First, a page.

Tuesday, November 17, 2009

Free Training, Day One

I have a younger sister who is also a student of the horse, and we share with one another our new findings and such. We also critique one another and work through all sorts of problems together. The other day, she was talking with me at the kitchen table about some of the other forms of natural horsemanship that she has been studying recently (I say "forms," but really, they are just other aspects). One of them was free training. I am familiar with this form, but in case my dear readers are not, free training is training without ropes and halters. It is based around the idea that the horse will always be your gauge, that you will know you are doing things right if your horse does not leave you.
Well, this part of our discussion particularly got my gears working. You see, I am a reasonable person of sound mind and body, so I do not choose a form and stay faithful to it to the point of worship. I believe that knowledge is a cyclic and radiative substance that cannot be contained and completely trapped inside one place. That is why I must continue to draw on the entire world's archive of knowledge. I decided that I would deprive myself of ropes and halters in my ground work for one month. Starting today, I will document to the best of my abilities how this month of liberty, free training, naked, call-it-what-you-will ground play.
The reason for all this nonsense is very simple: I need it to become better for my horses. I have reached a level of respect online, but I have experienced a great need to develop in my horses a stronger desire to be with me. Neither of them hate me: they will both come to the gate when I arrive, put a lot of effort into tasks, let me do all sorts of things with them, and will both follow me. The problem is, I have plateaued. I am not growing. I have reached many goals, and now, as I set new ones, I have found that the biggest goal is not a maneuver or level of collection, but for my horses to do anything with me and be happy about it. That means I have to change, and that means that the rope, which is great for teaching respect to the horse, but a crutch to the human who is ready to take the relationship to the next level, has to GO!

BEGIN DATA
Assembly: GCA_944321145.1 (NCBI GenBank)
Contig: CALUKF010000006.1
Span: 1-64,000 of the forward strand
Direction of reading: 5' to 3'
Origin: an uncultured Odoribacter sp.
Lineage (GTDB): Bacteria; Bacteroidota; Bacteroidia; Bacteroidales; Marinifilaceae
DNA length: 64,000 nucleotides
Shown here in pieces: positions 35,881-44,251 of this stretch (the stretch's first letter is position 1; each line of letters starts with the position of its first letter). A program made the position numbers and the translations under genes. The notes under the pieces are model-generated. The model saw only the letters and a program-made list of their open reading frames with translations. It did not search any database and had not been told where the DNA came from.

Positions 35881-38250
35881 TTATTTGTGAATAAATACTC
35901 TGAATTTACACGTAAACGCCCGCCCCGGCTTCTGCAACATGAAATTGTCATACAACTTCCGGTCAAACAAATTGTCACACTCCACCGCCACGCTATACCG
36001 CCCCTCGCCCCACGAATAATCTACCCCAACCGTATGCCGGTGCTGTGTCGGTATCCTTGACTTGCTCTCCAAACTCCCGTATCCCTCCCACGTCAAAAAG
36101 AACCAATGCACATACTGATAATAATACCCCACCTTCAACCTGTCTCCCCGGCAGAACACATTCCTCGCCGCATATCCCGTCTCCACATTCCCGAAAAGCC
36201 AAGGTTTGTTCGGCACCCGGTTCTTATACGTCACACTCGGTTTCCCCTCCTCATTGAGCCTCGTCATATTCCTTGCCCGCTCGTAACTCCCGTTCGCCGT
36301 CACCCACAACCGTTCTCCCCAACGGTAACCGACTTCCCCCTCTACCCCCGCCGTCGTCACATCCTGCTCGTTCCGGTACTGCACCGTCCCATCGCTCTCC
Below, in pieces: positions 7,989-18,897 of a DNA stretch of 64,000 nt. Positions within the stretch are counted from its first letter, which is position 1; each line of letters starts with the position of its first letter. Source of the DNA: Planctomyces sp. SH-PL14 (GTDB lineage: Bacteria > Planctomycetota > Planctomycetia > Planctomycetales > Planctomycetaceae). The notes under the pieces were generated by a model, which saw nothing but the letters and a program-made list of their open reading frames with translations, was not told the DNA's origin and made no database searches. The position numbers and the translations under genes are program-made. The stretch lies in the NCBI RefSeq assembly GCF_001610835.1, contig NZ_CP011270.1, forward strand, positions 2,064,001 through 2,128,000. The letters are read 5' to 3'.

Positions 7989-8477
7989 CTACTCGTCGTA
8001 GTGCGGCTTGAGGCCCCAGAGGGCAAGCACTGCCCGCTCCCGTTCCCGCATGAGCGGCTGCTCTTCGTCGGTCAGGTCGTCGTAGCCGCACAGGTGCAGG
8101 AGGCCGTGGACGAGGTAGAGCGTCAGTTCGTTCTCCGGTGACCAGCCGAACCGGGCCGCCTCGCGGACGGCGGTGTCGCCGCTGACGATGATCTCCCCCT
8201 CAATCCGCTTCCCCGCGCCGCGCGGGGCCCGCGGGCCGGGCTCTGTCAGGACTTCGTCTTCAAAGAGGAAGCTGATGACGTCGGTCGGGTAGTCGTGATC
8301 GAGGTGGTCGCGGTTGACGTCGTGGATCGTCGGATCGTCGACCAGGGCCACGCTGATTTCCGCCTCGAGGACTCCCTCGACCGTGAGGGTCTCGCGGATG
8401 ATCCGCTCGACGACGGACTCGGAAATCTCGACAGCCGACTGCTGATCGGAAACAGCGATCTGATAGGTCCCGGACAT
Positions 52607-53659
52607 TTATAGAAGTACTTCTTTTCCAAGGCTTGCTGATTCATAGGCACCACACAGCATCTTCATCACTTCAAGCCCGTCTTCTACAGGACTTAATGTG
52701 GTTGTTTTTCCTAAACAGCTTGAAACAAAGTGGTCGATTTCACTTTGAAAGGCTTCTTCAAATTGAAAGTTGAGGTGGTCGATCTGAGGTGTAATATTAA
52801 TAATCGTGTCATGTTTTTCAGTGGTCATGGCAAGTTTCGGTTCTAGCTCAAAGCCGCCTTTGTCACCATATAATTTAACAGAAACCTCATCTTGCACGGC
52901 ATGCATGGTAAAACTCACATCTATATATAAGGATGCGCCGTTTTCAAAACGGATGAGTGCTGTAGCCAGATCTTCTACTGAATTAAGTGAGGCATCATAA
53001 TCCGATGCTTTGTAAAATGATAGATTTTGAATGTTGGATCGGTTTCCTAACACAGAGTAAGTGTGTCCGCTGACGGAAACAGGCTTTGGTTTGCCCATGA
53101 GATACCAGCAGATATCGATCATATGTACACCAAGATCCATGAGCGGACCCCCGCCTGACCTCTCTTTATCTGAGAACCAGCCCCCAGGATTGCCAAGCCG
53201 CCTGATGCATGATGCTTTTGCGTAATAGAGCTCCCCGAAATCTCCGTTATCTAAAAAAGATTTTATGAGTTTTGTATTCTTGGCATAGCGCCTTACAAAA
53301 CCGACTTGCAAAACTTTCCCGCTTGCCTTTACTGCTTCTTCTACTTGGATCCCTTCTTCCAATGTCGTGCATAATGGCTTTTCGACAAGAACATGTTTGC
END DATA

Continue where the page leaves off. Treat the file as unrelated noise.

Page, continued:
You may ask why I am only focusing on groundwork, and the answer is that in riding, you still have a direct connect to influence the horse, unless the horse bucks you off. Both of my horses are great without a bridle and saddle, and one does not even need a string around her neck. But they cannot get away from you when you are stuck on your back. Yes, they could run off with you or buck you off, but at this point in our relationship, that level of fear and not-want-to do not exist. They can say they don't want to, but they cannot go somewhere to get away from me, to tell me just how upsetting I am. At liberty, you push to hard, and they are gone.
Through this program, I am going to have these goals for myself:
  1. become more aware of the "whole horse" as he or she is before my eyes. I will need to be more sensitive to his or her body language than I already am so I can read exactly where the limit is and exactly when the good feelings can be found. A part of the body language that I don't focus on enough right now is the movement in the body: "how choppy is the gait?" and "how tense is the body?" rather than: "what do his eyes say?" and "what are his ears saying?"
  2. become lighter. I am sure that there are times when I am using pressure that is much greater than necessary. We all want our horses to be light to touch, and by being consciously aware of the possibility that my horse can leave me, I will become softer in my phases or cues subconsciously.
  3. become more relaxed. Part of what makes horses so enjoyable to me is that they are a calm in the storm for me. But in the summers, during show season, I become a monstrous, goal-oriented, hyperventilating psycho-woman, and this summer was particularly hard because I was actively fighting my anxiety and knew the mistakes I was making, and was often losing the battles. Well, I want to abolish that attitude within myself of trying to accomplish something other than a relaxing and beautiful relationship with my horse. I know that when I get that, the fancypants stuff will come to us naturally.
I have two separate sets of goals for the horse part: one for each horse. Even though both horses have the same basic personality, their age difference and their simple individualism makes them two completely different creatures. Misty, my Egyptian Arabian, is difficult to motivate and becomes skeptical easily. She is typically sure of herself and likes to throw me back on my pockets (figuratively) when I start to get my nose pointed in the wrong direction (up, that is). There is no doubt, again, that she enjoys being with me, but she does not always willingly stay in my presence. Without further ado:
  1. runs to the gate to meet me. currently, she walks to the gate. The way that your horse catches speaks volumes to how strong her desire is to be with you and how well the last time went. After a rough session, she will acknowledge me, but I have to play the catching game for x amount of time (x goes up as the session before gets worse). It would be an honor if I was such a good part of her day that she ran to the gate to meet me.